Tuesday, April 23, 2013

Day One the Trek Begins! March 6th, 2012

Derek on the left & Harold at the start of the third attempt!

Ok so we know that everyone has been waiting for a long time to hear about our trek, especially John! So you all know the reason for the lack of communication is my phone had a little water accident! I mean leaking water bottle in the pocket and a phone in the pocket do not mix well! So Here is day one March 6th 2012.
Early start for day one as I (Harold) did a final gear check and loaded everything into my van. As I headed out, to meet Derek, it began snowing. Meeting in West Salem we decided to transfer all the gear into Derek’s Ford Ranger because it has 4-wheel drive. Erik who works for me volunteered to go along so Derek’s pickup could be brought back to Salem. Heading out highway 22 toward Detroit Lake it was snowing like crazy and it looked like a bumper car arena with vehicles in the median almost everywhere we looked. We stopped at the Detroit Lake store to fuel up, little did we know that just few miles up the road chains would be needed and a short distance more we would be working to get the pickup turned around so Erik could head back to Salem. We were just a short distance from the Breitenbush Hot Springs turnoff when Derek and I waved goodbye to Erik. And so our adventure begins! The snow has stopped and the sun is beginning to shine as we started to make the climb on highway 46. We made 5.4 miles today with a 714ft elevation change. I was suffering from knee pain that started about 4 hrs in, I took some pain killer, which helped but I am still aching. Derek having worked all night has hit his wall so to speak, but we are in good spirits and the end of the day was gor­geous! All in all we made great time.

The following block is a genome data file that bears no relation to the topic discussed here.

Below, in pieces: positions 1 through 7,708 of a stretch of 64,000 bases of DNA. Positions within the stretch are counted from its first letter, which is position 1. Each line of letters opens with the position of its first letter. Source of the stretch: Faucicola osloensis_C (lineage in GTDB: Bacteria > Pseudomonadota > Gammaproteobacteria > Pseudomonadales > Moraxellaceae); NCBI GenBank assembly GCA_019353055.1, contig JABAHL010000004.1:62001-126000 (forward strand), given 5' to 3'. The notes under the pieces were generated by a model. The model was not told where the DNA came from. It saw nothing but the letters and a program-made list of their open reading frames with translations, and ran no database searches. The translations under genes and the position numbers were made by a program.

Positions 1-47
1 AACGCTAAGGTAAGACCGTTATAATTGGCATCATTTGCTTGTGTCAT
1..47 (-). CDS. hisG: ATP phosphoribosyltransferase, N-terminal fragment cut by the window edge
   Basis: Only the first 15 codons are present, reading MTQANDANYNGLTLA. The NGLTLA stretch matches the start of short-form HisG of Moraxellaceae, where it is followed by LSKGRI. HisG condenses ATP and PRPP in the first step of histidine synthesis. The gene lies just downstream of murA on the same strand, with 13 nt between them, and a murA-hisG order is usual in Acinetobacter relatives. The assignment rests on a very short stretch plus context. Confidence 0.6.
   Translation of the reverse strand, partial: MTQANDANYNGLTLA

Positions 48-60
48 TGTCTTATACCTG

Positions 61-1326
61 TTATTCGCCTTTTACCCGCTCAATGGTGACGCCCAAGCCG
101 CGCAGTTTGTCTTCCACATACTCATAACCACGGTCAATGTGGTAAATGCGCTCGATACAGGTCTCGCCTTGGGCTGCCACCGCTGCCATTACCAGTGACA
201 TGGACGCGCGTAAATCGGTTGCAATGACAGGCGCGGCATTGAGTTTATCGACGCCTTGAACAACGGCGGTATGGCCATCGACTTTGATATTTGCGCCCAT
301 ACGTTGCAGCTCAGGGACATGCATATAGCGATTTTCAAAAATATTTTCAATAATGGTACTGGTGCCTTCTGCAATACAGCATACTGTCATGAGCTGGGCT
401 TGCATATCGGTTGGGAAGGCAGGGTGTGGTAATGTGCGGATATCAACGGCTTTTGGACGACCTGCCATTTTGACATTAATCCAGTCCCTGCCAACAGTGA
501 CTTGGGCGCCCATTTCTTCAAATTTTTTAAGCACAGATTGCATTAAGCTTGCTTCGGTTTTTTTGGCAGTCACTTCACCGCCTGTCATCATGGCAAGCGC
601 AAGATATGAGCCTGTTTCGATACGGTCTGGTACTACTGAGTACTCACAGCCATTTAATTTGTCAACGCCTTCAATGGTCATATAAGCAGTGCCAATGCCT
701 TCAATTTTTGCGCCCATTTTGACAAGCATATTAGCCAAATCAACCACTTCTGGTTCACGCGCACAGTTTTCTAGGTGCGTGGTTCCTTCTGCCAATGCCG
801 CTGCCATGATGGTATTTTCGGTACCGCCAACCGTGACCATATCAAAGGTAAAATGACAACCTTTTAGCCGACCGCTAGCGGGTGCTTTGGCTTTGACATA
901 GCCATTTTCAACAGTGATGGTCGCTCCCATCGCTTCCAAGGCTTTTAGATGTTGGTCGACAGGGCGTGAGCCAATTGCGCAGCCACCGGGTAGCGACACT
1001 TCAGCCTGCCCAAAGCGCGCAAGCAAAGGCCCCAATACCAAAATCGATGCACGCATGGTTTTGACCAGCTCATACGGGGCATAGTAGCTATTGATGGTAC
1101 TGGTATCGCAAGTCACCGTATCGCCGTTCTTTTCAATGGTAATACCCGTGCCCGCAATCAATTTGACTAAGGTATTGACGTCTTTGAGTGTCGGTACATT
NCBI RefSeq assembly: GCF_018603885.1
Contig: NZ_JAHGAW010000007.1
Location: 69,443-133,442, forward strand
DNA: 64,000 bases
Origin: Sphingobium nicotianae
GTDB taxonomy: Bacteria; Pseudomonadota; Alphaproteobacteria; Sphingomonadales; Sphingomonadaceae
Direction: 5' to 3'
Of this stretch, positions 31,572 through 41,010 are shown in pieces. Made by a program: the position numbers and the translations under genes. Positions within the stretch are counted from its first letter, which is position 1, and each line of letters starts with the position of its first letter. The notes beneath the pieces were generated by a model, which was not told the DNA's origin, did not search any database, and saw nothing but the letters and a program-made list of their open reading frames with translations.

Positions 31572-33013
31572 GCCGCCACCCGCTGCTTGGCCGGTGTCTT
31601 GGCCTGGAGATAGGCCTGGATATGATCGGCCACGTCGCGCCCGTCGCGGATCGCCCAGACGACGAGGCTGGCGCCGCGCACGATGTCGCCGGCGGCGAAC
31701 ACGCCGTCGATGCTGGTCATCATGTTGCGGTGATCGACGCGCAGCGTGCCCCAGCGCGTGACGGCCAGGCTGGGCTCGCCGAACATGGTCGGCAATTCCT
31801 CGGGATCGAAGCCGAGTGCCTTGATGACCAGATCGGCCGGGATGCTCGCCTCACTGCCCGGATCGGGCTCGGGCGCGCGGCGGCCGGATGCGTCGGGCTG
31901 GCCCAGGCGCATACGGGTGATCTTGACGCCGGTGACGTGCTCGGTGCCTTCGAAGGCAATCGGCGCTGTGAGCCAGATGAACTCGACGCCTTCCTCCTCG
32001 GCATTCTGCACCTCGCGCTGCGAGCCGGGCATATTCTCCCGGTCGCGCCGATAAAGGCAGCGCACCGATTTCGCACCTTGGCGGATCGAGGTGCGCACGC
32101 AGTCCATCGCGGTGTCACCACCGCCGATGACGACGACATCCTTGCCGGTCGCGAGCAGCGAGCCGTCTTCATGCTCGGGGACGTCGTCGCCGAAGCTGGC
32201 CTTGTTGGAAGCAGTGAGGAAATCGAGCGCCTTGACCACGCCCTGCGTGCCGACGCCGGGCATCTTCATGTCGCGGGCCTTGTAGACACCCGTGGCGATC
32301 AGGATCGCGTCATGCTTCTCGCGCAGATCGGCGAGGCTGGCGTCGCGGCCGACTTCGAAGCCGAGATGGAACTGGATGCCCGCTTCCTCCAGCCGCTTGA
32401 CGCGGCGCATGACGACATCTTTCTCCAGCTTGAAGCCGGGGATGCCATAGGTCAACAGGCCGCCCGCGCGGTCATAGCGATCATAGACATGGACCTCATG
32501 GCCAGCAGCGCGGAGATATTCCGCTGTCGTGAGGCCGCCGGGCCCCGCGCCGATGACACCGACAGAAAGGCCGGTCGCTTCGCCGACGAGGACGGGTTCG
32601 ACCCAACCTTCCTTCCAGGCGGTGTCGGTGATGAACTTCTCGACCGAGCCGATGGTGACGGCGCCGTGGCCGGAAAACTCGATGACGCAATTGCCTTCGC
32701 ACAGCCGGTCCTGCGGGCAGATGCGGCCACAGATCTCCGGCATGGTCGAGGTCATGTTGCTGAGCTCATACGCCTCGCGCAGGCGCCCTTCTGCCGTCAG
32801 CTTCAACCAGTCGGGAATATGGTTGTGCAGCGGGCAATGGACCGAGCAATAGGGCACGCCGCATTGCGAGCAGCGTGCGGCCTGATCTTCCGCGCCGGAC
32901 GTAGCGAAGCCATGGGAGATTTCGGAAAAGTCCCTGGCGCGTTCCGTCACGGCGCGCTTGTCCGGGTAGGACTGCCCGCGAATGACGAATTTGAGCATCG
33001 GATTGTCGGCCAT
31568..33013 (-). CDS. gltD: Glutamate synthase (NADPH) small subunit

Camp set up is always an experience especially the first night. It takes time getting used to the distance required between trees and the height with which to put the ropes. The Clark Jun­gle Hammock is one of the best invest­ments I made. When it comes to ease of setup and comfort nothing is better. It has compartments on the bottom with insulation and room for gear. When you fluff up the com­partments with air you have a great insulation layer. Use a -40 degree bag from Mountain Engineering and you can go down to more than -60 below zero, of course in the mild tempera­tures tonight the bag remains partially zipped. I also use a VBL (Vapor Barrier Liner) which keeps moisture from degrading the down insulation in the sleeping bag and a silk liner to keep from feeling sweaty.
Dinner of mac & cheese was cooked on a MSR reactor stove. (As dinner was cooking I sent the OK signal from the spot unit.) With the reactor stove you have to be care­ful because it burns very hot. It works best if you put some water into the bot­tom before placing any snow in. It can evaporate the water from the snow al­most as fast as it melts! The temp this evening is about 28 degrees at 7 pm and the winds are calm. It should be an­other warm day tomorrow, as there is no wind and no apparent clouds on the horizon.

Topo Information Day One